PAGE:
Egypt’s Morsi ‘mulling’ army takeover of restive Port Said

Egypt’s Morsi ‘mulling’ army takeover of restive Port Said
Clashes continue in Port Said as security forces fired shots into the air and deployed teargas to disperse hundreds of protesters. Egypt’s president ordered police to withdraw from the streets, leaving the army to restore order in the city.

At least 50 people were wounded in the third day of clashes in the country, Reuters news agency reported.

Hundreds of protesters massed near the Port Said Security Directorate and lobbed stones and firebombs at security forces, who responded by firing teargas and warning shots into the air.

Earlier in the day, a group of protesters fell on the port city’s branch of the National Security Agency, setting the building’s garage on fire with Molotov cocktails. Armed Forces vehicles were deployed to the scene, which proceeded to fire live shots to disperse the demonstrators.


A tank was later stationed outside the building, while armored vehicles patrolled the surrounding neighborhood.

Egyptian President Mohamed Morsi ordered police forces to withdraw following three weeks of strikes and protests in the city which boiled over on Sunday.

The president is considering whether to give the military full control of the restive Suez Canal city, officials said on Tuesday. This might come in the wake of riot police getting accused of excessive use of force as well as reports of rising tensions between the army and police.

The military was called in to restore order in Port Said on Sunday as clashes left three police officers and three protesters dead. Troops attempting to halt the fighting between police and protesters were reportedly swamped by teargas, and one army colonel was wounded by live fire. At one point, the army fired live rounds over the heads of the police, a move which was met with cheers from protesters.

Egyptian protesters gather outside the main security headquarters in the canal city of Port Said early on March 5, 2013. (AFP Photo)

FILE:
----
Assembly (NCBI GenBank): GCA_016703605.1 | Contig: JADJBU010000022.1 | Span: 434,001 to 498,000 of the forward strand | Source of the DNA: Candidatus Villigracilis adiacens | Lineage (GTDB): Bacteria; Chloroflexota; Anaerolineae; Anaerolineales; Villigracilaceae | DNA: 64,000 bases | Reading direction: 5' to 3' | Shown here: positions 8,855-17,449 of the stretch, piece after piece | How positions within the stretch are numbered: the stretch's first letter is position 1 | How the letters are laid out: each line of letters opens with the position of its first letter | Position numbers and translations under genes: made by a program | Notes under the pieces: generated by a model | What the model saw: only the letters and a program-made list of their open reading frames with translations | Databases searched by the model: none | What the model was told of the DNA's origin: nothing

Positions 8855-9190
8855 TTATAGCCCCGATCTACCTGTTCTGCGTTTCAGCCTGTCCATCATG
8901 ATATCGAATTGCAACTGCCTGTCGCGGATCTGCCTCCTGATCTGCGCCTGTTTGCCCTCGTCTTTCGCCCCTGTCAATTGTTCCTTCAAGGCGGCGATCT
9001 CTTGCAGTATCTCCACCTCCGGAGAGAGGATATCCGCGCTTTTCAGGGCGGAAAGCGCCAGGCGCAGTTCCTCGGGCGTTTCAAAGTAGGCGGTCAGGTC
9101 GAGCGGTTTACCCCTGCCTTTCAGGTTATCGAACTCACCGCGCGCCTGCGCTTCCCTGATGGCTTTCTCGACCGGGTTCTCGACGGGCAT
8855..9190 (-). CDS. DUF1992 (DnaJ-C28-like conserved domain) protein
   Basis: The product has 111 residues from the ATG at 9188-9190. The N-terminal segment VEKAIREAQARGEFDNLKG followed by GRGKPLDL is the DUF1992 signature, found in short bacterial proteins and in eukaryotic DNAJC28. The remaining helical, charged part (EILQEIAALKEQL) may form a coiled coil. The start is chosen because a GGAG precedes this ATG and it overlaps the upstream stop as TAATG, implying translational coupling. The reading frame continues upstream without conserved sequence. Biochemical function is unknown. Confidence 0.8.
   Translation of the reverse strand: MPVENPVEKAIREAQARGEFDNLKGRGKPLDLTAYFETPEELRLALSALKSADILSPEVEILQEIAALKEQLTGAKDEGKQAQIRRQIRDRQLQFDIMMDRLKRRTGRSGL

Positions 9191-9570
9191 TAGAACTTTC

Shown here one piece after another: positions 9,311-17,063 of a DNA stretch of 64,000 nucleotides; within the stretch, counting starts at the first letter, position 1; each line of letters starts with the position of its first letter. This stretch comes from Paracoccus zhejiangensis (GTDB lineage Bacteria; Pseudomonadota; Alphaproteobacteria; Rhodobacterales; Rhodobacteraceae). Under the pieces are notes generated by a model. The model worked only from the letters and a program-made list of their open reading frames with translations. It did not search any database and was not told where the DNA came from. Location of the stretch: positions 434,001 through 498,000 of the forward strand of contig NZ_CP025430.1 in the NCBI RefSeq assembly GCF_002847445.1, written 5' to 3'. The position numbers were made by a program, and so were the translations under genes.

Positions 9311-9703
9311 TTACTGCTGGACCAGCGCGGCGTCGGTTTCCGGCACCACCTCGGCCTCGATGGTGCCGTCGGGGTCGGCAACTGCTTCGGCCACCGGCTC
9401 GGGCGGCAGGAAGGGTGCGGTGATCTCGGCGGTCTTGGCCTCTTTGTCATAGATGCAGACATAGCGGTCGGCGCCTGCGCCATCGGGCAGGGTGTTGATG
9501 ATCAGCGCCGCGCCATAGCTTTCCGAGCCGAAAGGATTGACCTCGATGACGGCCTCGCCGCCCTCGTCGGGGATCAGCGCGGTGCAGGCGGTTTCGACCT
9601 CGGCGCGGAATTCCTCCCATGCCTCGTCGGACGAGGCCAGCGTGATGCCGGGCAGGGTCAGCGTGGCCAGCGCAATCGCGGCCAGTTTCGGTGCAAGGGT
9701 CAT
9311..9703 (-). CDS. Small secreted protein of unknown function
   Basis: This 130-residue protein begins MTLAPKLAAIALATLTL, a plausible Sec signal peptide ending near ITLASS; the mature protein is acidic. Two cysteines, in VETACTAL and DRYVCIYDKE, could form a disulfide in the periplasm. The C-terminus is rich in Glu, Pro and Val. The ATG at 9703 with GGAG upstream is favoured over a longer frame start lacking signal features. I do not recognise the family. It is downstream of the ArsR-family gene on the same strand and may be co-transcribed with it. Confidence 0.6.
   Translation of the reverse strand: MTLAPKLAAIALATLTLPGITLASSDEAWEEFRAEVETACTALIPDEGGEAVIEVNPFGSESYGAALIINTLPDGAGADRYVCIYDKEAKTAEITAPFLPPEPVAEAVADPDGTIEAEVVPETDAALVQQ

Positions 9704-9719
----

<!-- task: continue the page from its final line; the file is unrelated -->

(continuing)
A protester, who opposes Egyptian President Mohamed Mursi, shows empty teargas canisters during clashes with riot police in front of Security Directorate of Port Said after protesters started to set fire to it in Port Said city, 170 km (106 miles) northeast of Cairo March 5, 2013. (Reuters / Amr Dalsh)

At least 586 people have been injured in the latest round of violence, 16 of whom were hit with live rounds and another 27 with birdshot, Ahmed Sultan, head of emergency services, told AFP.

Port Said, which extends along Egypt’s Mediterranean coast north of the Suez Canal, has been the scene of regular street battles since a court issued death sentences against 21 people implicated in a deadly February 2012 soccer riot, which left 72 people dead.

The verdict ignited fierce clashes between protesters and police which left more than 40 dead, including two police officers.

The latest spate of violence was ignited when Egypt’s Interior Ministry decided to transfer dozens of prisoners charged over the soccer riots out of the city in order to avoid more confrontations.

The second phase of the Port Said trial set to commence on Saturday, as the remaining 39 defendants will be issued verdicts in the case.

An army soldier (front) and protesters, who oppose Egyptian President Mohamed Mursi, flee from teargas fired by riot police during clashes in front of Security Directorate of Port Said after protesters started to set fire to it in Port Said city, 170 km (106 miles) northeast of Cairo March 5, 2013. (Reuters / Amr Dalsh)

Protesters hurled petrol bombs and stones at police officers who responded by firing teargas. (Reuters / Amr Dalsh)